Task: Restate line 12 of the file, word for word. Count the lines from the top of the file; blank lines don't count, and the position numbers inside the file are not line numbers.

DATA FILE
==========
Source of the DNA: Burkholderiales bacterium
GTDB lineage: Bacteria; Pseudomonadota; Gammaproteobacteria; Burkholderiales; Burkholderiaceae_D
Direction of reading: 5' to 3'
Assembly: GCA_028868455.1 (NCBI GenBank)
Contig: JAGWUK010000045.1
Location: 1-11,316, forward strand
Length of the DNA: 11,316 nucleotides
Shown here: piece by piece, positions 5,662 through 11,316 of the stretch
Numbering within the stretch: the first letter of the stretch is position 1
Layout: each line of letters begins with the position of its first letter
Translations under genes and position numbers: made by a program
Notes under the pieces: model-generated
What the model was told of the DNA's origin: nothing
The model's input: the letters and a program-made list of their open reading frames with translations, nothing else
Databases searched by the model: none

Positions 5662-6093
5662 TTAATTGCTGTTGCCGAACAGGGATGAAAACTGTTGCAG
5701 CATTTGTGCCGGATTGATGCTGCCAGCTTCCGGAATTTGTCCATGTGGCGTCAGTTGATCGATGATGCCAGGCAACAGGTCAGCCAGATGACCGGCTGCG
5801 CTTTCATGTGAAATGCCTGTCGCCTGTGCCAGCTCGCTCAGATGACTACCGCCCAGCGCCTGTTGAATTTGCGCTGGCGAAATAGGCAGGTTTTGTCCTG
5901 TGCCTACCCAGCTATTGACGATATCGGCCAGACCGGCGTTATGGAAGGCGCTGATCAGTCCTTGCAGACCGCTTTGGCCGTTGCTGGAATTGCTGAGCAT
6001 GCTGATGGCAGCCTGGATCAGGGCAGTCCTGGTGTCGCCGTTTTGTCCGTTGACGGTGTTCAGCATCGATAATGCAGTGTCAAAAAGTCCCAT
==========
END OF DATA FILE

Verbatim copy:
Notes under the pieces: model-generated